From genetics to biochemistry

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A few months ago, I pointed out a paper identifying variants near the FTO gene as being involved in obesity. I noted how strikingly little was known about this gene, concluding:

So essentially, nothing is known about this gene. Thanks to this study, this is unlikely to be the case for long.

Little did I know it would only take a few months to get the ball rolling! From this week’s Science:

Variants in the FTO (fat mass and obesity associated) gene are associated with increased body mass index in humans. Here, we show by bioinformatics analysis that FTO shares sequence motifs with Fe(II)- and 2-oxoglutarate–dependent oxygenases. We find that recombinant murine Fto catalyzes the Fe(II)- and 2OG-dependent demethylation of 3-methylthymine in single-stranded DNA, with concomitant production of succinate, formaldehyde, and carbon dioxide. Consistent with a potential role in nucleic acid demethylation, Fto localizes to the nucleus in transfected cells. Studies of wild-type mice indicate that Fto messenger RNA (mRNA) is most abundant in the brain, particularly in hypothalamic nuclei governing energy balance…

This is an absolutely beautiful example of the hypothesis-generating power of genome-wide association studies. Studying the genetic variation underlying a trait is simply a great way to get at the mechanism by which the trait works. This point is lost on many people–even if the “environment”, however you want to define it, plays the most important role in a trait (like it may in obesity, for example), there are an infinite number of hypotheses about which environmental variables might be relevant, and once you find a correlation, it’s both difficult to establish causality and you get very little information about the mechanism by which the trait works (yes, eating a lot leads to increased weight in most people, but how?). In genetics, there is a finite number of hypotheses (there are many millions of genetic variants in humans, and all of them will eventually be testable), the road to establishing causality is much clearer (ie. this genetic variant leads to increased probability of obesity–it would be difficult to argue the inverse), and you immediately have your foot in the door to study the molecules involved in the trait. Again, this is a wonderful example of all of these points.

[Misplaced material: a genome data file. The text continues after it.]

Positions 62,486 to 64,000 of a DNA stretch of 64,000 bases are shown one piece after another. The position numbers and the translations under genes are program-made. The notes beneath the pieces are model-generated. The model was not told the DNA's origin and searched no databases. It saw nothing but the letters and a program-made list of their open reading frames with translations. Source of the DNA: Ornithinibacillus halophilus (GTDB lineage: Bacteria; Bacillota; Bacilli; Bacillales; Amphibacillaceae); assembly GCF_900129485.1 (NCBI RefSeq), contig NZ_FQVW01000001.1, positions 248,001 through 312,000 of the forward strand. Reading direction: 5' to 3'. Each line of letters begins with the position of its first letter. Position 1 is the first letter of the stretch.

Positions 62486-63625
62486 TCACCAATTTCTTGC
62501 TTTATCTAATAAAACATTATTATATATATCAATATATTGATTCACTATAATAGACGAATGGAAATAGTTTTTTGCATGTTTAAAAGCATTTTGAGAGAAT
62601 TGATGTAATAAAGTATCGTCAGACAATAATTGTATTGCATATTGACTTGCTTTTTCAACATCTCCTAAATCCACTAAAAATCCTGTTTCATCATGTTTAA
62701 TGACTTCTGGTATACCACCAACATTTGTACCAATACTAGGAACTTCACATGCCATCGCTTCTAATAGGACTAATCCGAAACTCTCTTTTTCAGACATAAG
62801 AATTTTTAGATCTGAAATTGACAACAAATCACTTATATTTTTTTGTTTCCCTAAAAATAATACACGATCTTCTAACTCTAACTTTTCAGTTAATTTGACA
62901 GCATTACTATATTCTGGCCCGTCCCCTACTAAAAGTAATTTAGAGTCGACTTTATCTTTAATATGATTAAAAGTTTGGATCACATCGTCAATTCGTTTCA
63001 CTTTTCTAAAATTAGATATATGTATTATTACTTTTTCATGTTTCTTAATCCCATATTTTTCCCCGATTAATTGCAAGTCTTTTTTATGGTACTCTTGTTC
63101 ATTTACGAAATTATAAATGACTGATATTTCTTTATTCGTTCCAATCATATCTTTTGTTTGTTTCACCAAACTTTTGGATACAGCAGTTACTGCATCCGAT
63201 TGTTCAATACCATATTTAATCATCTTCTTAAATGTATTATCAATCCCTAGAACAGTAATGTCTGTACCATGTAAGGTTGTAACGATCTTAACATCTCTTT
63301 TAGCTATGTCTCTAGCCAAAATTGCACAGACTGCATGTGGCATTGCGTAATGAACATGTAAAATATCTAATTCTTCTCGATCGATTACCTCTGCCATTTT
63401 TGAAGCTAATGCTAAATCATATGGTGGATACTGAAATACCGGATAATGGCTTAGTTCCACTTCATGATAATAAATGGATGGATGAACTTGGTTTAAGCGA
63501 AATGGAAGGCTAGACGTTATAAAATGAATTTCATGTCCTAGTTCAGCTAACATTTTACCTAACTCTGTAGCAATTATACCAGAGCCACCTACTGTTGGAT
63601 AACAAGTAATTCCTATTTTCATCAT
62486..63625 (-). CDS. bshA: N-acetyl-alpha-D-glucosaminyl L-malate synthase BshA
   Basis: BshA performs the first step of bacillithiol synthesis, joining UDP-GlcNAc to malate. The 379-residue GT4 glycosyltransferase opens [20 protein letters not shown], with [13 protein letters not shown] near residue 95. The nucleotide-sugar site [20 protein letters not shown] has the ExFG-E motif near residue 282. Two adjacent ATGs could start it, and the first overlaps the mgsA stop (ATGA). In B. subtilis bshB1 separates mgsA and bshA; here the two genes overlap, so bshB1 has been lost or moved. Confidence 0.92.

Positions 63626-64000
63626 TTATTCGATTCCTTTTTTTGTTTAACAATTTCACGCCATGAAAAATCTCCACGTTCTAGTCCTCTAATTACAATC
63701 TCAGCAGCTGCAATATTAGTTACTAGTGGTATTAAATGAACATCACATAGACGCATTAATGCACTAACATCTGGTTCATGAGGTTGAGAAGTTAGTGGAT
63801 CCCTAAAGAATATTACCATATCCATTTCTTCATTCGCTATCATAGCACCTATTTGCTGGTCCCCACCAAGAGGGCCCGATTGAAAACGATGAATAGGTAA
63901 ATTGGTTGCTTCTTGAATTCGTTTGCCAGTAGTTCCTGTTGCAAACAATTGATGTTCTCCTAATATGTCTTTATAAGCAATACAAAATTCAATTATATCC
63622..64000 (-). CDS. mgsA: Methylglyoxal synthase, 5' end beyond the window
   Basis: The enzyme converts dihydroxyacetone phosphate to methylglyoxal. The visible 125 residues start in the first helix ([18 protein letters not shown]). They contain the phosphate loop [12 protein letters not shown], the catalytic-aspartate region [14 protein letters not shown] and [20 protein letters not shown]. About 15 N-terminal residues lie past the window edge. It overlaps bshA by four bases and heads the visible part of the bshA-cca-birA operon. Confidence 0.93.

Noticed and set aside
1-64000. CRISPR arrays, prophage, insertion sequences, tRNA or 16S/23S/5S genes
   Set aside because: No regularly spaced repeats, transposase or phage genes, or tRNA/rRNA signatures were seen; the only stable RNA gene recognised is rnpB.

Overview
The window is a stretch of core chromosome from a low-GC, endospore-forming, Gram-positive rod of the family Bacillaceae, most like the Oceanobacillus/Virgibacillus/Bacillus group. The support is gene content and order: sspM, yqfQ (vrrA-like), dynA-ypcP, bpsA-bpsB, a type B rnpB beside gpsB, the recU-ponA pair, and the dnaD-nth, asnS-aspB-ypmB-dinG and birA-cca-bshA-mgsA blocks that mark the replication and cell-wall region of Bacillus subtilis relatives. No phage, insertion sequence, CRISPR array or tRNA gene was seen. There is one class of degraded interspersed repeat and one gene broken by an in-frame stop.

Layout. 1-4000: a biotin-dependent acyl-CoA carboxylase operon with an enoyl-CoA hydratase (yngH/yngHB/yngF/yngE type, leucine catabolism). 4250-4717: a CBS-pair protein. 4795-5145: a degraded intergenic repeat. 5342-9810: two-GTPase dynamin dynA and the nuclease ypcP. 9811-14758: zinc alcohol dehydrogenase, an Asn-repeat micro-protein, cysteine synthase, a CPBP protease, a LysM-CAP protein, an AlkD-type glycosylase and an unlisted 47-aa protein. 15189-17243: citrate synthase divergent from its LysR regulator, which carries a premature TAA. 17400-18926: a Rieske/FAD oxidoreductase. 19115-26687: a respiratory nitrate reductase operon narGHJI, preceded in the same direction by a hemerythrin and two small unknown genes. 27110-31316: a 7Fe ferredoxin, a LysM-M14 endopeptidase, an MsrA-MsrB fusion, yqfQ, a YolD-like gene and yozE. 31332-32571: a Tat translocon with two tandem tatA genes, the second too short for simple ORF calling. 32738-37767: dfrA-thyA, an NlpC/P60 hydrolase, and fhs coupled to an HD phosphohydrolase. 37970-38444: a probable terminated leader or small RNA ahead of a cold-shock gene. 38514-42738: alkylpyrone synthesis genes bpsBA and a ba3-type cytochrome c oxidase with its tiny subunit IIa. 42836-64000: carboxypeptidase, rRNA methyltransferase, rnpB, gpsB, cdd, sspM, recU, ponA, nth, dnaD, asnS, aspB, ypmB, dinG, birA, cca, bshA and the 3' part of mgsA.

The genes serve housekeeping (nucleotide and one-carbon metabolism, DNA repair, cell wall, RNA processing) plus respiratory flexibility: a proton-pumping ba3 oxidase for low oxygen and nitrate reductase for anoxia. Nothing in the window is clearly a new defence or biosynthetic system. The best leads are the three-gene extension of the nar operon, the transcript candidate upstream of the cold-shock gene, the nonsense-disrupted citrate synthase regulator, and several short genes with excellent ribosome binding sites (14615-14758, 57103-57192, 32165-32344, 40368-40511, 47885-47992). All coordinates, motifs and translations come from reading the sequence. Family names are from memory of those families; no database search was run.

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4 Comments

  1. This why I like genetics so much. With little prior knowledge of the underlying biology of a trait, you can use results of genomewide scans to help generate hypothesis and gain insight in the biology. 
    Thanks for posting this.

  2. fat mass and obesity associated 
     
    i initially read it: fat ass and obesity associated ;-)

  3. How much does this type of analysis cost? 
     
    For example, let’s say I want to determine the set of genomes that affect a certain trait such as red hair. I imagine I would gather a sample of people, obtain their genomes and do a statistical analysis to find a certain set of genes that I can atrribute to red hair. 
     
    From there you would obviously want to determine the mechanism by which these genes effect this attribute. However, I imagine this second step is very difficult. 
     
    But how much is the first step? Using 100 people with a cost of $1000 per person to do the genome analysis + research costs gives me the impression it would be less than 1 million dollars. Is that the right ball park?

  4. But how much is the first step? Using 100 people with a cost of $1000 per person to do the genome analysis + research costs gives me the impression it would be less than 1 million dollars. Is that the right ball park? 
     
    it depends on the trait. if effect sizes are small (ie. the alleles involved in a trait have tiny effects, as is true for most traits), you need > 1000 individuals. with a couple million dollars, you could do a solid study.  
     
    for “simpler” traits (like red hair, for example), it would be less.

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